Security Staff Acquisition & Development, Leadership

How to Approach an Effective Board Presentation

By Katherine Teitler

Once in a lifetime

What is security’s purpose if not to help with risk management? Organizations run on varying degrees of risk—financial risk, operational risk, market risk, sociopolitical risk, etc.—and information security has become a big piece of the risk picture. More and more, heads of security are being asked to present to the board, yet many CISO’s continue to struggle with conveying how the operational aspects of security impact strategic risks to the business.

Infosec Insider spoke with Angie Singer Keating, CEO of Reclamere, who has a broad background in security and risk management, to learn her recommendations for creating stand-out board presentations. Having worked on both sides of the business, Singer Keating understands what resonates and what falls flat in the boardroom.

How should a CISO approach a board presentation?

The CISO should start with what is being done at his or her organization that is at or above industry or regulatory best practices. Don't be shy. Brag. This is your chance to present a summary of what's been accomplished since your last report. If appropriate, thank those who contributed to these accomplishments through budget, technical, or human resources.

Always begin your presentation with a succinct summary of the report highlights. Use bullet points, charts, or infographics to convey complex information in an easily digestible format. Executives rarely have time to read entire reports immediately. If you are in a position to be writing such reports, be cognizant and respectful of their time constraints. 

Where do CISOs or security practitioners falter when it comes to presenting?

Communication and translating security to business terms. Whatever issue you have, state it first in the language of business (i.e., why does a particular risk present an issue to your organization). Don't assume your audience knows, especially if the risk is highly technical in nature.

For example, an identified risk might be the organization’s over-reliance on anti-virus, without any next-generation endpoint protection in place. Speak to the problem of how this antiquated technology is not sufficient for today's sophisticated attacks; explain that security industry standards no longer consider anti-virus an acceptable business practice for securing user computers.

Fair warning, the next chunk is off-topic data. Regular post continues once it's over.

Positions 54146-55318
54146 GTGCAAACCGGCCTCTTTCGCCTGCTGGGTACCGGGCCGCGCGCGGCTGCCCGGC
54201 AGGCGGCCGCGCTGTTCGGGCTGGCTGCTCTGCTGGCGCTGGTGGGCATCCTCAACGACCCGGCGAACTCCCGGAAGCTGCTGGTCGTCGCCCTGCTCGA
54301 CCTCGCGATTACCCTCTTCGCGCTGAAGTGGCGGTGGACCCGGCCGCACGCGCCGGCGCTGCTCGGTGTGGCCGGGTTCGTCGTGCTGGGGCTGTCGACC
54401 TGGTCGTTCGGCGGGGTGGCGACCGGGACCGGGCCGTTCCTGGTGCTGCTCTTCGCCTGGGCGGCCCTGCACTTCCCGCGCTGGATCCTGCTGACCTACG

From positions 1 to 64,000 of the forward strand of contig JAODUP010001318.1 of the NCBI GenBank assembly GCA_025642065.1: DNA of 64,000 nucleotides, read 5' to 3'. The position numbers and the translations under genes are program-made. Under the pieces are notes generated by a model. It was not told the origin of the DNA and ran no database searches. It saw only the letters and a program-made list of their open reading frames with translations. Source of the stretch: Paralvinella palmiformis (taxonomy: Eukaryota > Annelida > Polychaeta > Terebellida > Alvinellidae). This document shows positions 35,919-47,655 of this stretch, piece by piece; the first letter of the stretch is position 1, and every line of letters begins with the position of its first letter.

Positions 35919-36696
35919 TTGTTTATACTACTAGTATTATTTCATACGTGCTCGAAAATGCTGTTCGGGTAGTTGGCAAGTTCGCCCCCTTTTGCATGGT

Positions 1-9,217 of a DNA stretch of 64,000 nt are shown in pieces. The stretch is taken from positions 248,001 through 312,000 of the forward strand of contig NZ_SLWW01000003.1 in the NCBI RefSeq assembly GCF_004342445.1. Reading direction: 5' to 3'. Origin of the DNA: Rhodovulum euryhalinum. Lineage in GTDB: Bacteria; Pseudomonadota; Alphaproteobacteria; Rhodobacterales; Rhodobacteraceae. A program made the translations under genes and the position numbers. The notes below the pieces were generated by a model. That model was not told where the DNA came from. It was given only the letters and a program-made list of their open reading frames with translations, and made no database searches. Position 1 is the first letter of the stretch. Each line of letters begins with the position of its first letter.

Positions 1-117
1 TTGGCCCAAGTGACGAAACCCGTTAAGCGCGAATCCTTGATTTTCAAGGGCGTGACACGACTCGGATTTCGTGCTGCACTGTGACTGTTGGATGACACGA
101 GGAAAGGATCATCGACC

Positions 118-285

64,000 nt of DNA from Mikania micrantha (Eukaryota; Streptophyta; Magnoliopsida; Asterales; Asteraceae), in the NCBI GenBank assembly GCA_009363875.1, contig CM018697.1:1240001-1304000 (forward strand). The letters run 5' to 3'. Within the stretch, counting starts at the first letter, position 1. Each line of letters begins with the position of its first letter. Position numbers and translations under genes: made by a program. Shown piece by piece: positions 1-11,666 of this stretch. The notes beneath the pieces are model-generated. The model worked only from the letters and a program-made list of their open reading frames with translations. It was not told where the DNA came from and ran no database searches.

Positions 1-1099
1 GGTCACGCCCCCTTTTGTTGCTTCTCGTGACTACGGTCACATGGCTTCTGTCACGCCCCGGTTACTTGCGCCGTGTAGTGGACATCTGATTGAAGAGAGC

The business risk—and what the board wants to hear—is that cyber liability coverage could be denied; litigation strategy could be compromised; and when an incident occurs, resources will be diverted away from business critical projects and initiatives towards clean up and remediation efforts.

Next, present the solution. Recommend next steps or options, and make sure you talk about the solution in a business context. In our example, the solution could be that implementing next-generation endpoint protection could delay or eliminate the need for an additional full time employee (FTE) on the IT staff, which saves the organization money. It might mean that your staff would be “X” times more efficient at helping users maintain productivity or working on mission objectives because they will spend less time chasing down false alerts, inspecting or monitoring machines constantly, and taking computers off-line to investigate and clean them up after an incident. The business likes to hear about productivity and efficiency, so anything that speaks to these points will be a big win.

The board also speaks the language of “money.” How does this fit into a CISO’s presentation?

Show up armed ready with ballpark budget numbers, timelines, and metrics for success. Security budgets have increased somewhat over the years, but most organizations report that they don’t have what they need to hire new people or implement new technology. If you are in a resource constrained organization (and who isn't?), understand that you might have to be willing to postpone certain purchasing in exchange for another FTE, or vice versa. It might mean you have to consider a phased implementation instead of the all-at-once approach that would be optimal. Every business unit experiences tradeoffs; don’t consider negotiation a slap in the face of security.

All of this can feel like a constant struggle. What’s the best remedy?

Never be defensive or speak over the board’s or executives’ heads with techno jargon. You will be a smart person in a room full of very smart people. You are all on the same team. Still, you may not get what you want or need. Remember that every group in an organization thinks its needs are paramount—sales, marketing, R&D, human resources: everyone. If you don't get what you need, ask again. The first time you ask might not be the right time to ask. If it’s an important issue that impacts the risk posture of the organization and you don't see any results or progress after repeated requests, it might be time to polish that résumé. 


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